That July day the sun set 8:33 pm as the Navajo Reservation observes daylight savings time. My goal was to photograph the White House Ruin I missed in 2003. We arrived at the trail head. My photography kit was expanded from 2003, now included a Kodak DSC Pro slr/C, the “C” meaning “Canon” lens mounting, a Sony 700 alpha slr (I only use a variable lens), Manfrotto tripod with hydrostatic ball head, and the backpack style Lowe camera case. With the tripod it is over 25 pounds.
With this on my back I was prepared to boogie down the trail. At the height of tourist season there were many more people at the trailhead. Pam, being a friendly person, started a conversation while I ploughed ahead along the flat canyon rim. It is solid red sandstone, beautiful, generally level with enough unevenness to require attention. When Pam saw how far ahead I was she tried to catch up, tripped, fell hard.
I backtracked to Pam and we pulled it together. She thought, maybe, the fall broke a rib. We descended, slowly, together. Here we are in front of the ruin. The sun, low in the sky, is moving below the south canyon wall. This is a perfect time and I used both cameras.
The sweep of cliff and desert varnish was my intent to capture. Here it is through the Canon 50 mm lens.
The village of Chinle is a “census designate place”, in other words it only exists because people live there, it was not formally recorded in “official” records. On the Navajo reservation, people lived here beyond recorded time. It is called in their language “flowing out”, where live giving water flows out from the canyons.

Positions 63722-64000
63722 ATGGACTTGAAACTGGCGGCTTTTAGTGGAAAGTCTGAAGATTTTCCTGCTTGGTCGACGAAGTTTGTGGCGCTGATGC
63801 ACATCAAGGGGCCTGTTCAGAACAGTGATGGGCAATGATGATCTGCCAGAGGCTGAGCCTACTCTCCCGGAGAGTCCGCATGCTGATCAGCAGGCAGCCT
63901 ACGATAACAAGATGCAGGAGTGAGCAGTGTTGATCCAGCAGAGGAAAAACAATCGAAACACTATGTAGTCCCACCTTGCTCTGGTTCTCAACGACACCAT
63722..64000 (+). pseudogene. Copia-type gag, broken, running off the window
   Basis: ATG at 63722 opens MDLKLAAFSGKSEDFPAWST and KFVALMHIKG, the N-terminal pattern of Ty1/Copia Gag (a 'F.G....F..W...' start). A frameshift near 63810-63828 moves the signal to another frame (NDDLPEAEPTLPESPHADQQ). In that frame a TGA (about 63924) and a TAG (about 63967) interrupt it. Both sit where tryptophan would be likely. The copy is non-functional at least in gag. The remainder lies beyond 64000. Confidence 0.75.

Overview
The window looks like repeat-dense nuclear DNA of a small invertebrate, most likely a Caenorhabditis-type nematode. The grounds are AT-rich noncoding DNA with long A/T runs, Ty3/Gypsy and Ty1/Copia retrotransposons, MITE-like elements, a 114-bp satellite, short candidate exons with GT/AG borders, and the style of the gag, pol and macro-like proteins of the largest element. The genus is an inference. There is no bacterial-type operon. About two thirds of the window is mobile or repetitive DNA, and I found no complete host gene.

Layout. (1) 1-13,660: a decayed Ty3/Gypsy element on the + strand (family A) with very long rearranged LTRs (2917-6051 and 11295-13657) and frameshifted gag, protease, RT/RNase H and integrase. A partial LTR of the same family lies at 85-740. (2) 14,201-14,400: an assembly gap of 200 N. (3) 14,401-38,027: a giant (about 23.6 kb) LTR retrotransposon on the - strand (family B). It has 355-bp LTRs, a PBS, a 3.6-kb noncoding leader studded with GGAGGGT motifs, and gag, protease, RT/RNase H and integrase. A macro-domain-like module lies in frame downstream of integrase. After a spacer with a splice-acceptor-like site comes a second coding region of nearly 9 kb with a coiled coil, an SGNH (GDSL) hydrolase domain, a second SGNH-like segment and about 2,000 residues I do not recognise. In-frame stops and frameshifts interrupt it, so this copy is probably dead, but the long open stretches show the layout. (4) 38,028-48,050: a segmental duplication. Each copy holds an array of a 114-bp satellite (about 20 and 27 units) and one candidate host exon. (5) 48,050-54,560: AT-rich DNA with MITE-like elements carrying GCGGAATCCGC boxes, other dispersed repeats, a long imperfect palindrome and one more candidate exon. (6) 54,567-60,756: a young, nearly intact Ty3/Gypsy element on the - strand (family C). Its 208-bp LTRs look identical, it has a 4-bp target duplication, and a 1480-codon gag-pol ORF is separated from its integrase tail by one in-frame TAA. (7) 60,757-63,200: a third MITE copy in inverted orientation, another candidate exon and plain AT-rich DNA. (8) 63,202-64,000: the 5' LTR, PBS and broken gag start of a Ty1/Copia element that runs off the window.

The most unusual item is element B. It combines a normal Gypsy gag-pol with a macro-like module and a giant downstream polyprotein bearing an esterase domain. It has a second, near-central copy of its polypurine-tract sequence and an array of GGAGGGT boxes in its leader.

There is a fine Best Western in Chinle, better than most of that brand and the only choice for mile and miles and miles.
In Junction Ruin Musings, the previous post, a ruin from the Anasazi people was contemplated. Above is a traditional Navajo dwelling from a later, more secure, time.
Ouch!! Everywhere in the southwest, watch where you tread.
A Native American, seeing the flute playing Kokopelli, hears in the mind the sonorous melodies of their native flutes carried in as if on the wind. The hands waving in rhythm, “Here we are.”
I recall our guide, Peter, describes this as a scorpion.
The feeling of movement and the story invoked viewing this drawing etched carefully on the rock demonstrates we are in the presence of an accomplished artist. The story of the times for us to learn from.
A Navajo woman, fleeing Apache captors, flew over this cliff, or seemed to. Survival depended on knowing how to run over slickrock without stumbling and to know where and how to disappear into the rocks.
Whoosh….whoosh. Taking out the garbage last Monday evening, July 15th, I heard the unmistakable sound of a liquid propane burner. As the propane is gasified and ignited, the flame and exhaust is directed into the balloon, all under control of the human operator. What a sound!!
This year, hot air balloons started launching from West Hill and, when the breeze (balloons never launch in winds, as far as I know) is right the balloon and gondola full of passengers drift in the direction of our home. One time, directly overhead, I estimate 200 feet away. We could clearly see and converse with the passengers. What fun.
Each previous viewing I regretted not filming the balloon as the vision floated away. Last Monday, I dropped everything (not literally, I did leave the garbage in the bin), mounted the Canon lens EF 70-300mm f/4-5.6L IS USM on a EOS 1Ds Mark III body, returning to the north side of our property as the balloon emerged from the trees, only the envelope visible.
We have enjoyed this balloon before, the envelope pattern evokes a classic Navajo Rug, the colors really pop against the blue sky.
Why the Whooooosh?
Tourists and local residents pay $230 per person for the experience of floating silently over Finger Lakes landscape with a launch from Trumansburg, ending up over Ithaca, in its valley surrounded by hills. Cayuga Lake is visible the entire flight, to the east, then northeast as the path reaches Ithaca. As they approached the balloon elevation was not so high relative to our home. You can see this clearly in the first photograph. With the zoom on 300 mm I was almost able to look into the basket, each of the four riders (the operation, looking at a cell phone, and three passengers) was recognizable.